Stevens Institute of Technology, Chemical Engineering

Nitin Muralidharan

Thesis Advsior: Dr. Cary Pint (Mechanical Engineering)
Research: The current focus of my research is on direct integration of tailored tunable hierarchical nanostructures on a NiTi shape memory superelastic alloy for energy storage applications. Nitinol (NiTi alloy) is a shape memory superelastic alloy with a variety of applications ranging from structural reinforcements, biomedical implants, smart sensors and heat engines. Integrating the capability to store energy on the surface of the alloy and selectively tuning the energy storage capability using hierarchical nanostructures is the major focus of my current research. The energy storage capability is imparted to the alloy by controlled surface engineering processes which create hierarchical pseudocapacitive nanostructures on the surface of the alloy. Apart from this, I am also working on fabricating transient pseudocapacitors and batteries using atomic layer deposition and isolating strain dependent processes in electrochemical energy storage devices.
Undergraduate: Anna University, Chemical Engineering
Masters: University of Cincinnati, Materials Science

Ryan Nolen

Thesis Advisor: Josh Caldwell (Mechanical Engineering)
Lipscomb University, Mechanical Engineering 

Brian OGrady

Thesis Advisors: Dr. Leon Bellan (Mechanical Engineering)
University of Texas San Antonio, Biology
University of Texas San Antonio, Biology

Liudmyla Prozorovska

Thesis Advisor: Dr. Piran Kidambi (Chemical and Biomolecular Engineering)
National Technical University of Ukraine "Kyyiv Polytechnic Institute", Metallurgy
Masters: National Technical University of Ukraine "Kyyiv Polytechnic Institute", Special Metallurgy

Mahmud Reaz 

First Year Student 
Bangladesh University of Engineering and Technology
Masters: Missouri State University, Materials Science 

Kemar Reid

Thesis Advisor: Dr. Sandra Rosenthal (Chemistry)
College of Wooster, Mathematics
Masters: Fisk University, Physics

Keith Share

Thesis Advisors: Dr. Cary Pint (Mechanical Engineering) & Dr. Sharon Weiss (Electrical Engineering)
Research: My research focuses on energy storage devices such as supercapacitors and sodium ion batteries with the goal of understanding and developing new materials that have better performance, easier processing, and are less expensive than current technologies. I'm using materials like transition metal dichalcogenides (TMDs) and graphene coated porous silicon to engineer new electrodes with nano-scale morphologies. My work also involves designing electrodes from materials using atomic layer deposition (ALD) which provides atom layer control of the thickness.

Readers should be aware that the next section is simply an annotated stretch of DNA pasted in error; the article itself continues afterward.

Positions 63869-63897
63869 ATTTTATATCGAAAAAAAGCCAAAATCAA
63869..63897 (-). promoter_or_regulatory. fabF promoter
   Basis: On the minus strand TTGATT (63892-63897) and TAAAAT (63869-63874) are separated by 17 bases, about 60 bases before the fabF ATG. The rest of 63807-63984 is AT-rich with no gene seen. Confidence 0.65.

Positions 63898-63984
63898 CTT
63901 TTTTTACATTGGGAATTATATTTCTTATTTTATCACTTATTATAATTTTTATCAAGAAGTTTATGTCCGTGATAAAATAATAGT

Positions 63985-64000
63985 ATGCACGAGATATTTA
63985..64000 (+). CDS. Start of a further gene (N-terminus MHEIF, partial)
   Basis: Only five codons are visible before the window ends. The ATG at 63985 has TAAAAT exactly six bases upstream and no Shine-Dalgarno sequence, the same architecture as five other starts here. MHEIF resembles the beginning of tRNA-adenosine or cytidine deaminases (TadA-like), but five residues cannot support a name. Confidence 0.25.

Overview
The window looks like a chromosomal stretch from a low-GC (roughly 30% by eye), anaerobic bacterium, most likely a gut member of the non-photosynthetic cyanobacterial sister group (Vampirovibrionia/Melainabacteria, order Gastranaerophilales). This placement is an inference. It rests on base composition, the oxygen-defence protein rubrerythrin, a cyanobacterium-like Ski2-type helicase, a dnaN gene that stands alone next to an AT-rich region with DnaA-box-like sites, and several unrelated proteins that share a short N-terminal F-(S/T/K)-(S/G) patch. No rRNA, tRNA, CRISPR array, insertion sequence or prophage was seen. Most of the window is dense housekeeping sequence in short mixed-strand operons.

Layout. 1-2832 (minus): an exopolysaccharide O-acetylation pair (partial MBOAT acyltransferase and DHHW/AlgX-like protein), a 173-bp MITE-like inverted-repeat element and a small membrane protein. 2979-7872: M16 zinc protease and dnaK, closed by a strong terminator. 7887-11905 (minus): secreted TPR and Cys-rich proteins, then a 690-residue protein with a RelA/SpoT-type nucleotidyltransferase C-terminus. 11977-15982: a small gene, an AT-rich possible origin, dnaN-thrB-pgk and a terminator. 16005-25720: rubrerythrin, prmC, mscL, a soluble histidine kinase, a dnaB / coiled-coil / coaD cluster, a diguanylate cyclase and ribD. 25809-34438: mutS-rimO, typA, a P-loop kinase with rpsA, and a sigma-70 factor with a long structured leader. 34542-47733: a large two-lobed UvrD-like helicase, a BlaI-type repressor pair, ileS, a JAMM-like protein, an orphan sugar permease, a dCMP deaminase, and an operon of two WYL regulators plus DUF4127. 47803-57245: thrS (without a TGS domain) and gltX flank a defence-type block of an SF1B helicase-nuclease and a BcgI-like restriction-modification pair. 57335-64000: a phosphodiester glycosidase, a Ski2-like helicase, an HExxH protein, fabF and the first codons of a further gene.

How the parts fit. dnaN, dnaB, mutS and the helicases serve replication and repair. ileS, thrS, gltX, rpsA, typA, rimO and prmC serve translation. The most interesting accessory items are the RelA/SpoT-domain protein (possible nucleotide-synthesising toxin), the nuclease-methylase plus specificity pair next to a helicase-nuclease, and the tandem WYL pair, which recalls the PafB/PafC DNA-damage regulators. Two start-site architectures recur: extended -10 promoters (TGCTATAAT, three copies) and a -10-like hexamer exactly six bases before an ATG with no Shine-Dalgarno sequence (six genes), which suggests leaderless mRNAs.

Tufts University, Chemical Engineering

Nathan Spear 

First Year Student
Purdue University, Materials Science 

Andrew Tonigan

Thesis Advisors: Ron Schrimpf (Electrical Engineering) & Greg Walker (Mechanical Engineering)
Research:  My research revolves around radiation and temperature effects observed in solid-state materials and devices. I work with well-characterized electronic components (cmos/bipolar devices, LEDs, capacitors, etc.) and phosphors to measure atomic displacement damage and ionizing dose as they lead to macroscopic changes in material/device properties. I am interested in improving our ability to predict and understand the susceptibility of electronic components and systems to radiation by coupling device physics and radiation physics simulations. Another one of my projects is the development of an ASTM test method that uses bipolar junction transistors to determine the magnitude of displacement damage created in electronic materials by bombardment with neutrons and protons.
Undergraduate: University of New Mexico, Nuclear Engineering

Kody Wolfe 

First Year Student
Undergraduate: Ohio University, Chemical Engineering

You Zhou

Thesis Advisor: Dr. Jason Valentine (Mechanical Engineering) 
Sun Yat-Sen University, Optical Information Science and Technology